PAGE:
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All Department of Defense (DoD) contractors that process, store or transmit controlled unclassified information (CUI) must meet the Defense Federal Acquisition Regulation Supplement (DFARS) minimum security standards or risk losing their DoD contracts
– and documenting CUI data flows is an important requirement.
To get started, organizations must identify and tag/mark their CUI data, deploy software to manage the workflow off those tags, map the flows in a network diagram and ensure employees
are properly trained on all aspects of CUI handling and security. Documenting everything as it changes over time is the most difficult part. This piece provides a step-by-step process for creating NIST-compliant CUI data flows.
READ: What is the NIST Privacy Framework?
The DoD’s CUI program standardizes the way all U.S. government agencies and military entities handle unclassified information that requires safeguarding. It clarifies and limits the kinds of information to protect, defines what is meant by "safeguard,"
reinforces existing legislation and regulations, and promotes authorized information-sharing. Since DFARS’ implementation on Dec. 31, 2017, all DoD contractors that process, store or transmit CUI must meet the DFARS minimum security standards
or risk losing their DoD contracts.
While it is critical to set standardized controls for the way information is handled, the process of implementing CUI markings across agency data is complex, time-consuming, and sometimes unclear. Yet all agencies are required to use CUI markings on all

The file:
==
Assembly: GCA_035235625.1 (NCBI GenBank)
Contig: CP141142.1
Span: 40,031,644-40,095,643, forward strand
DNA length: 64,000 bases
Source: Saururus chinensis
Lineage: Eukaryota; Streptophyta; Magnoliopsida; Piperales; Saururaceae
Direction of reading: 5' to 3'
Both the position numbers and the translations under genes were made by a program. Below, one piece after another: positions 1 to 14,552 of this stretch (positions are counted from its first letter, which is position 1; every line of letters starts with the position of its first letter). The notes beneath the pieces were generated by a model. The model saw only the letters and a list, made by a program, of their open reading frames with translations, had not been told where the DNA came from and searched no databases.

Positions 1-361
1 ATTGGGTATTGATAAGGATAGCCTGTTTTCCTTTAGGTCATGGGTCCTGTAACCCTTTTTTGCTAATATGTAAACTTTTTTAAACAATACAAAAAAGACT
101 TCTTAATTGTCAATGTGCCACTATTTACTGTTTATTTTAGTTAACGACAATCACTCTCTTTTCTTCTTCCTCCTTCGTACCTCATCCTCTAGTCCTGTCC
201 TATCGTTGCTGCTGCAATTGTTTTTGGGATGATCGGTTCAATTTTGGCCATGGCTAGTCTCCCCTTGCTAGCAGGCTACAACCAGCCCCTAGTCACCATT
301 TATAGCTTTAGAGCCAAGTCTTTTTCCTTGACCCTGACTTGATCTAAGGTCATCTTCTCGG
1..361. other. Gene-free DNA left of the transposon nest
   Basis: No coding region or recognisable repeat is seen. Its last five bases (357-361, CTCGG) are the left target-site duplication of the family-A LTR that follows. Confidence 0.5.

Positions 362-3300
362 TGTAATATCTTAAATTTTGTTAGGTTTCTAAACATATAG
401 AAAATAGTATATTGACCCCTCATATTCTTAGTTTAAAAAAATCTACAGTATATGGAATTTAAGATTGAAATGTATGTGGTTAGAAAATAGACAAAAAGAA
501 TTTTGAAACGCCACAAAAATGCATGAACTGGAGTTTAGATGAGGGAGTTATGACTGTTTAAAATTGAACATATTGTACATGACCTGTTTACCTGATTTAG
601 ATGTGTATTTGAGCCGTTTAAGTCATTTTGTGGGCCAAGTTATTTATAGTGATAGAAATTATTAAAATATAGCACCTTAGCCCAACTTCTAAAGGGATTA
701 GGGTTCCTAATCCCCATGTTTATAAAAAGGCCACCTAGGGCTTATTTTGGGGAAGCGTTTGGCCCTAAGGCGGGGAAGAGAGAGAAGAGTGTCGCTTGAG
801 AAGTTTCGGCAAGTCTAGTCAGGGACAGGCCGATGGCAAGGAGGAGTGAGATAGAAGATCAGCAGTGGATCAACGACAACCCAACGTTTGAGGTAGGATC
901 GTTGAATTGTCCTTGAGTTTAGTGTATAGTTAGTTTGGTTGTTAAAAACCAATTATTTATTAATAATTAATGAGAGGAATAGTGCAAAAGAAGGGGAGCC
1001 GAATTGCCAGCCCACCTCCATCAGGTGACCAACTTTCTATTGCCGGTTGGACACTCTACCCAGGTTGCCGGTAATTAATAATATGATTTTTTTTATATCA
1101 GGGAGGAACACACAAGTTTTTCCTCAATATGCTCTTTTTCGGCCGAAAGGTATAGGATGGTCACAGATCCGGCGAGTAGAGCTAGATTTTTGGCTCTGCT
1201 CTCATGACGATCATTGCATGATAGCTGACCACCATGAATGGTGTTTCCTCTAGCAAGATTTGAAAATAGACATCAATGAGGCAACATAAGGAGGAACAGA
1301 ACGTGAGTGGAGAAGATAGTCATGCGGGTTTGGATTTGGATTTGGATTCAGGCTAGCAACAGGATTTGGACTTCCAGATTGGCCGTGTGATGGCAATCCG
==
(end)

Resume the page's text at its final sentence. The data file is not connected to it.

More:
data that is not classified.
Fortunately, a lot of these requirements will be fleshed out within the Cybersecurity Maturity Model Certification (CMMC) as it matures. (The CMMC is a DoD certification and compliance process designed to certify that contractors have the requisite controls
in place to protect sensitive data.)
To effectively automate CUI workflows, organizations must start with two steps:
Figure 1 depicts a documentation example from Sumo Logic. It is mostly based off NIST 800-53 rev4 for FedRAMP, but it closely ties into NIST 171 and demonstrates data flow inside and outside regulatory boundaries.
Assessors look for documented data flows (DFD) more than anything else. A DFD is a method to identify the flow of regulated data (FCI/CUI). It does not have to be fancy, but it needs to accurately reflect two considerations:
With the CMMC, everything starts from a data flow perspective:
To follow best practices to create data flows, you should consider:
Ensure employees are properly trained as the “people factor” can be the weakest link in many organizations. Organizations Seeking Certification (OSCs) should consider training personnel on CUI best practices, which include, but are not limited
General security best practices, including:
Assign control ownership and document it. Most organizations create NIST-compliant CUI data flows and ensure access is approved based on policy by assigning control ownership and documenting procedures.
After addressing the core documentation requirements, the time-consuming process begins of putting it into practice. To ensure NIST-compliant CUI data flows:
Although reasonable efforts will be made to ensure the completeness and accuracy of the information contained in our blog posts, no liability can be accepted by IANS or our Faculty members for the results of any actions taken by individuals or firms in connection with such information, opinions, or advice.
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